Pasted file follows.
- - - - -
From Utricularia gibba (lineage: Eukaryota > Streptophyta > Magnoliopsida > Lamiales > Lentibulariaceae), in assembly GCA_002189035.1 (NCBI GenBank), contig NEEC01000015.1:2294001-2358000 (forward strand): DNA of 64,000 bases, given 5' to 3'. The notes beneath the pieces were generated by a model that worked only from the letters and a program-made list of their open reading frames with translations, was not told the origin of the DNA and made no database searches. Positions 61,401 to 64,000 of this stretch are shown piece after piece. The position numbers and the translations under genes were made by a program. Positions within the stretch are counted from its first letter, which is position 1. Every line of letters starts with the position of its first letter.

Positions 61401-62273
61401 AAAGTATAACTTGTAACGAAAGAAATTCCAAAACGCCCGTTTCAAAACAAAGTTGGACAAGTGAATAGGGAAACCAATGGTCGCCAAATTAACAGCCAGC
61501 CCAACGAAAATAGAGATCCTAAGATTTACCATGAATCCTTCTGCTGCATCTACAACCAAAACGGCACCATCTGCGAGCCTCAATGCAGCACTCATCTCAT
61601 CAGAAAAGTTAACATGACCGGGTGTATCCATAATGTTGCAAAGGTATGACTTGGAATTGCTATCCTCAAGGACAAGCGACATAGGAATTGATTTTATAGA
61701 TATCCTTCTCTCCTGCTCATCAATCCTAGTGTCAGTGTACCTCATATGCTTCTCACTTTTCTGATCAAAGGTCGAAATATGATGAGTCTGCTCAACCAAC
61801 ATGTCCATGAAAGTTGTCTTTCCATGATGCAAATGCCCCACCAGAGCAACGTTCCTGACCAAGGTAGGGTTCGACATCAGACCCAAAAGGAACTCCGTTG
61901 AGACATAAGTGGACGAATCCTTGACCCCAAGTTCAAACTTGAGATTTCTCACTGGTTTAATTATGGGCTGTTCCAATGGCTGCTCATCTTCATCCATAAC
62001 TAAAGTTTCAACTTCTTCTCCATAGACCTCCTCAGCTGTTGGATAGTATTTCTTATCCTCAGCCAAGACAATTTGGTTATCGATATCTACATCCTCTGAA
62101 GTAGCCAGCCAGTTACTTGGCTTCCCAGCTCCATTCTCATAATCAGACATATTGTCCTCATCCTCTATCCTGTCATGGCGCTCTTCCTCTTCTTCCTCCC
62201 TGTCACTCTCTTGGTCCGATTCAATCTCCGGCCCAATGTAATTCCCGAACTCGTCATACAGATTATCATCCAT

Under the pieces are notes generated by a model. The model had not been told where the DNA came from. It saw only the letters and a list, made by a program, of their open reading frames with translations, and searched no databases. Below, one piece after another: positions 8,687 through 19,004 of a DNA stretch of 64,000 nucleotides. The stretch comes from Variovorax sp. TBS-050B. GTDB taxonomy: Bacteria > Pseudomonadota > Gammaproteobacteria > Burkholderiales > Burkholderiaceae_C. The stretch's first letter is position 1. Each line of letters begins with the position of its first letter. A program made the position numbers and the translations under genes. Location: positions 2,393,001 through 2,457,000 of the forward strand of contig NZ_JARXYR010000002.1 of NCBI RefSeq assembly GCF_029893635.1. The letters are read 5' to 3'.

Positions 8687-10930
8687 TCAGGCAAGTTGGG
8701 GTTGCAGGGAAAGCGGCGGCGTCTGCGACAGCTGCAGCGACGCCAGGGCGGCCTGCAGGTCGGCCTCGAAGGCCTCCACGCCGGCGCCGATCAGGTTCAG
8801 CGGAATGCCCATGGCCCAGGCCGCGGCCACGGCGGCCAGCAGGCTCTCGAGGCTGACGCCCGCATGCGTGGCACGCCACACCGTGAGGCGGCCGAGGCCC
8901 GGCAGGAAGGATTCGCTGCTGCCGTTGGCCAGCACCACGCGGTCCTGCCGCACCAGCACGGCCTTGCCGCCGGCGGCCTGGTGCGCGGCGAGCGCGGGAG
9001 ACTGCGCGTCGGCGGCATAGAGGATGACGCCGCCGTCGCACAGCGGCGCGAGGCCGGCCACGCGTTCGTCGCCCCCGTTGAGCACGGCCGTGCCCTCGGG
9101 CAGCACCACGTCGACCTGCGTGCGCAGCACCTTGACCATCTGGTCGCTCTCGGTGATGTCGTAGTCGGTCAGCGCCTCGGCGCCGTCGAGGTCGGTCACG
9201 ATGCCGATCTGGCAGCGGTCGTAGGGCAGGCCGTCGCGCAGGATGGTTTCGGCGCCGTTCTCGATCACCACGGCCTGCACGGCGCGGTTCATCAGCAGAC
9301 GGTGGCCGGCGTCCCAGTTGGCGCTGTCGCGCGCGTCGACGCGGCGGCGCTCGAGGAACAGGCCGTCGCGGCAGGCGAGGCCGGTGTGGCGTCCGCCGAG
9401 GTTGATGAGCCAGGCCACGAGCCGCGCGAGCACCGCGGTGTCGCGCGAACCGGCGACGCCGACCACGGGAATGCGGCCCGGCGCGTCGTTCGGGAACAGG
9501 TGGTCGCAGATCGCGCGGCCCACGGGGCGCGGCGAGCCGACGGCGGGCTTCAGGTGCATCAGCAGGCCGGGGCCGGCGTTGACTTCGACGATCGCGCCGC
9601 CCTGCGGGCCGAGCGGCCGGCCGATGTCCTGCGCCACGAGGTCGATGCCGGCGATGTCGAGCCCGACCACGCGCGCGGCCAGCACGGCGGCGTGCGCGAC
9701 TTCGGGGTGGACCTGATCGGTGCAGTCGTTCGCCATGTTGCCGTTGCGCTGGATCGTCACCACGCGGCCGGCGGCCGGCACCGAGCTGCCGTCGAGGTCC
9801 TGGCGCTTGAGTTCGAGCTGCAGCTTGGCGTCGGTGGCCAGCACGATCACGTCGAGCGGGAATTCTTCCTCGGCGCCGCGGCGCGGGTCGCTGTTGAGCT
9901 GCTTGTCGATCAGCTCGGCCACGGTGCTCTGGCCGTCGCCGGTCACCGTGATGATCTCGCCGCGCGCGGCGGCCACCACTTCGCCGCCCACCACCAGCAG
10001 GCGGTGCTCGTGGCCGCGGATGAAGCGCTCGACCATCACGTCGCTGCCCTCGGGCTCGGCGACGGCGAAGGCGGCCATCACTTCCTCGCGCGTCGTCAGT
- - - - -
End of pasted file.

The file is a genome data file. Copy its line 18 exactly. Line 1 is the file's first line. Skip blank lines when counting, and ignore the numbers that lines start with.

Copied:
9001 ACTGCGCGTCGGCGGCATAGAGGATGACGCCGCCGTCGCACAGCGGCGCGAGGCCGGCCACGCGTTCGTCGCCCCCGTTGAGCACGGCCGTGCCCTCGGG